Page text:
The more narrow and focused you make your editing, the more success students will have. We highly recommend staying away from simply handing students an editing checklist with no support or assistance.
Publishing the Thank You NotesThis is the fun part of writing thank you notes! Why not throw a publishing party and have some fun. Here are a few ways you can bring some excitement to publishing -
- Have students create their own thank you cards, which they can decorate with colors, images, stickers, and more
- Give students some pre-made thank you cards and let them choose the one they like best
- Create some time for students to show their thank you note to a partner or the class
Then, it’s time to share. Let students take home their thank you notes or give them to the person they wrote them to! Be sure to check in with students to find out what kind of response they got!
Want a done-for-you thank you note lesson?
If you want to teach your students how to write thank you notes without all the fuss of creating it on your own - then check out our differentiated resources for the holidays.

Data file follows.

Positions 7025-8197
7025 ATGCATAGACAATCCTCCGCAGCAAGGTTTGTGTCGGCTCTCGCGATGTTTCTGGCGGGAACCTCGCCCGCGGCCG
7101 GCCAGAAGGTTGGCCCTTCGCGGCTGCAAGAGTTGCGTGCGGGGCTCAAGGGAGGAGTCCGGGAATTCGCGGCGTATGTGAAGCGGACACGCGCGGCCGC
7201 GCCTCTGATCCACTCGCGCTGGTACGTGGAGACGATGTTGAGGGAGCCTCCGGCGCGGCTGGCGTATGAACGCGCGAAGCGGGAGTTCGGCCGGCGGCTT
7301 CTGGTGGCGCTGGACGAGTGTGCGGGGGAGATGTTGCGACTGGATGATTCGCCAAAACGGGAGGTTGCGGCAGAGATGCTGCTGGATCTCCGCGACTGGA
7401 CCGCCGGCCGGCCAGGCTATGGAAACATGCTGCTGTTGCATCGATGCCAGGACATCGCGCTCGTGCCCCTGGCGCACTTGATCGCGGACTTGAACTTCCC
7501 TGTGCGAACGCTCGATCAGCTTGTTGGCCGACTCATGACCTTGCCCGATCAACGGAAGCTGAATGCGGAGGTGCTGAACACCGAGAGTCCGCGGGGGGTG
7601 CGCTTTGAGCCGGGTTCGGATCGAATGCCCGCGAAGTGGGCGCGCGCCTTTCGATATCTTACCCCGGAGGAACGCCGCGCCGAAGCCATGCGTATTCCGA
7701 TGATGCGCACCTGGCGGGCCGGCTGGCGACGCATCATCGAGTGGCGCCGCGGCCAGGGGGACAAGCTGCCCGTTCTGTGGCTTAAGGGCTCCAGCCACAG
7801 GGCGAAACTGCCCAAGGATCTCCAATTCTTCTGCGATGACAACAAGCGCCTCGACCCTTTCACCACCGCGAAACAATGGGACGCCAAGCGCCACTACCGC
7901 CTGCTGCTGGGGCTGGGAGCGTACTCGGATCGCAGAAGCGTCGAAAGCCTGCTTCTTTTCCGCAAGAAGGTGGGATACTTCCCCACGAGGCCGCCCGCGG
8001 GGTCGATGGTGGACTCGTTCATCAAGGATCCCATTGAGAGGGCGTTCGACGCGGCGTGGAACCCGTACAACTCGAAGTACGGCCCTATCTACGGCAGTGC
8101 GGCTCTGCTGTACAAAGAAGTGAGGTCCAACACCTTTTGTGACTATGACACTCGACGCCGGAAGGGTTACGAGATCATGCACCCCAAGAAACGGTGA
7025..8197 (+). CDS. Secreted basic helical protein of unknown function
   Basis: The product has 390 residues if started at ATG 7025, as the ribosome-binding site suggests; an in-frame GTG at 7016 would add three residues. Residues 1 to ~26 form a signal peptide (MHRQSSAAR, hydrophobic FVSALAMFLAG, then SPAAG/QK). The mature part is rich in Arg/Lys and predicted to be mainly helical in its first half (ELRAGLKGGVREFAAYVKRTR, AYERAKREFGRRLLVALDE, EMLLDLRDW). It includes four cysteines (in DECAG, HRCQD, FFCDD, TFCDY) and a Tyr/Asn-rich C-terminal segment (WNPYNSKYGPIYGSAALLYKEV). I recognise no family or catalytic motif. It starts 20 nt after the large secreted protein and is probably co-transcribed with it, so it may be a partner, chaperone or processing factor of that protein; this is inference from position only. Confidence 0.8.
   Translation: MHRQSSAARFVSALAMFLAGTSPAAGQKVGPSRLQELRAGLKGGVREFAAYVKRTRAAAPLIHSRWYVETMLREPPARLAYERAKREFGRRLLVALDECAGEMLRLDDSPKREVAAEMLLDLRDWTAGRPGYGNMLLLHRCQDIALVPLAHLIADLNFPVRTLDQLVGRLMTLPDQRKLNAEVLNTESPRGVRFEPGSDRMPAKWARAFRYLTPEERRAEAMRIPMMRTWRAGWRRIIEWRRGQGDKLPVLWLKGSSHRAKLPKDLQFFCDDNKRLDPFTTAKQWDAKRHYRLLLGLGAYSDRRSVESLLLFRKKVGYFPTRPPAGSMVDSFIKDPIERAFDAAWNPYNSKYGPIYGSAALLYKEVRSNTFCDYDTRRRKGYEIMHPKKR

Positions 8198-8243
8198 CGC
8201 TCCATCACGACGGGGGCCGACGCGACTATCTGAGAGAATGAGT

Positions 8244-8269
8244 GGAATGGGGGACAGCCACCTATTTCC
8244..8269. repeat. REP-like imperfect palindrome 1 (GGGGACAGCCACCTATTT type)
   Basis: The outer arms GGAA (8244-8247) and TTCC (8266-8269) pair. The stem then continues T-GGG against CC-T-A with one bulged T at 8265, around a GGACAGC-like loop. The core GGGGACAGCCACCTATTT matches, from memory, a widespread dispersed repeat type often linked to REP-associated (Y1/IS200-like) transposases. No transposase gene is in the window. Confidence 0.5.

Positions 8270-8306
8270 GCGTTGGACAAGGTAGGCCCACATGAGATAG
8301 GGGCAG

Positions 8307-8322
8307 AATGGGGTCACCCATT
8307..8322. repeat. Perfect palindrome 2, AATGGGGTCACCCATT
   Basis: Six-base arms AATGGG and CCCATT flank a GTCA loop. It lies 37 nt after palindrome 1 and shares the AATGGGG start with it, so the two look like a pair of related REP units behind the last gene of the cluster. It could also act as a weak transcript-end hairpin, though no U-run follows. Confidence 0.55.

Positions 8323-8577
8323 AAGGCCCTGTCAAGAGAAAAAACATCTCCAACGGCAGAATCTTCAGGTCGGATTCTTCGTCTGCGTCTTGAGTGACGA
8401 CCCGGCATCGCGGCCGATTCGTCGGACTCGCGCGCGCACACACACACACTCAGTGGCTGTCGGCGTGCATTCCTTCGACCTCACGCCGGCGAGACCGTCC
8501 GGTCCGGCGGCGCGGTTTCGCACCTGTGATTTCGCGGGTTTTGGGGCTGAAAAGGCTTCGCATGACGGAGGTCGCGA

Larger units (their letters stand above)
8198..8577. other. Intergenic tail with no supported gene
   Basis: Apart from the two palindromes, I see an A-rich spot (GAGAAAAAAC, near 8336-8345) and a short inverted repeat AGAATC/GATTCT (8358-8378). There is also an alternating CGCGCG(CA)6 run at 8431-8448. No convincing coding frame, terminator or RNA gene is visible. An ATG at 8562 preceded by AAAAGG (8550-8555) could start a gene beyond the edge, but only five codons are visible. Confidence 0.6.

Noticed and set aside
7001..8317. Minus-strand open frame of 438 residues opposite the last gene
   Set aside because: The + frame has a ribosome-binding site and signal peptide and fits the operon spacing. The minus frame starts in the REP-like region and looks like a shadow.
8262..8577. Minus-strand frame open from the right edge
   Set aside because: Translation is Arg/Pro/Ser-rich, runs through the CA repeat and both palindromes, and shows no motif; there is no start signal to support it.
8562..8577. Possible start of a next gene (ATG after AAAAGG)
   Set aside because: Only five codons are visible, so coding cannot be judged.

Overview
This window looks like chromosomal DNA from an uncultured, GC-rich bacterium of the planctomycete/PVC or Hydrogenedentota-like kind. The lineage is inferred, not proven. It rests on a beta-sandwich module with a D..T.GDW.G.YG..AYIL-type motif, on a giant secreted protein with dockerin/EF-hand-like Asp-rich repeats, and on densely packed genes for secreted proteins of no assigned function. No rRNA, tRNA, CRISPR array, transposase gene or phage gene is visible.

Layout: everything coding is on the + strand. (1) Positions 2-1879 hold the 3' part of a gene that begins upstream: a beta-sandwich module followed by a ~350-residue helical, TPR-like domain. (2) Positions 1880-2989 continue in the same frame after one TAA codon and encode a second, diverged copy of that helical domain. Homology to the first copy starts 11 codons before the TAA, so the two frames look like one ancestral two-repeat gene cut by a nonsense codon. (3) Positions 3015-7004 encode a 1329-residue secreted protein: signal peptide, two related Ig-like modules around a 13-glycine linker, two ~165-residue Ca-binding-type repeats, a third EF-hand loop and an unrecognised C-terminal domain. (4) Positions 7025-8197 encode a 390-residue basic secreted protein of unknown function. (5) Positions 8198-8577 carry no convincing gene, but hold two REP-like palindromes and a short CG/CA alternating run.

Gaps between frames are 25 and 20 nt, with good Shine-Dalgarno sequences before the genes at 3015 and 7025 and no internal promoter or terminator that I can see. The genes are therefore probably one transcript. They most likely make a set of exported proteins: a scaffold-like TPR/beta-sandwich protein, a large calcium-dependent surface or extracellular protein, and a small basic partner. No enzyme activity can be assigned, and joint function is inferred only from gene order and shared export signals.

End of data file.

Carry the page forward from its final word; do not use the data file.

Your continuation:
These resources includes brainstorming organizers and ideas to help students determine who to write to. It also includes sentence stems, so you can differentiate the writing process for students. We even created a (funny) thank you note template, so students can publish their final work and gift it to someone special!
Writing thank you notes is a great activity for so many reasons. Not only does it help aid student writing skills, but it's a great life skill to express your feelings to others. We hope you find some time to slip in this activity!
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Hi, I Want To Talk To You About My Weekend. On Saturday, I Stay Home With My Family. On Sunday, I Went To The Park and I Played on The Swings And Slides. On Monday, I Went To The Supermarket With My Mother And I Buy Butter And Eggs and Milk.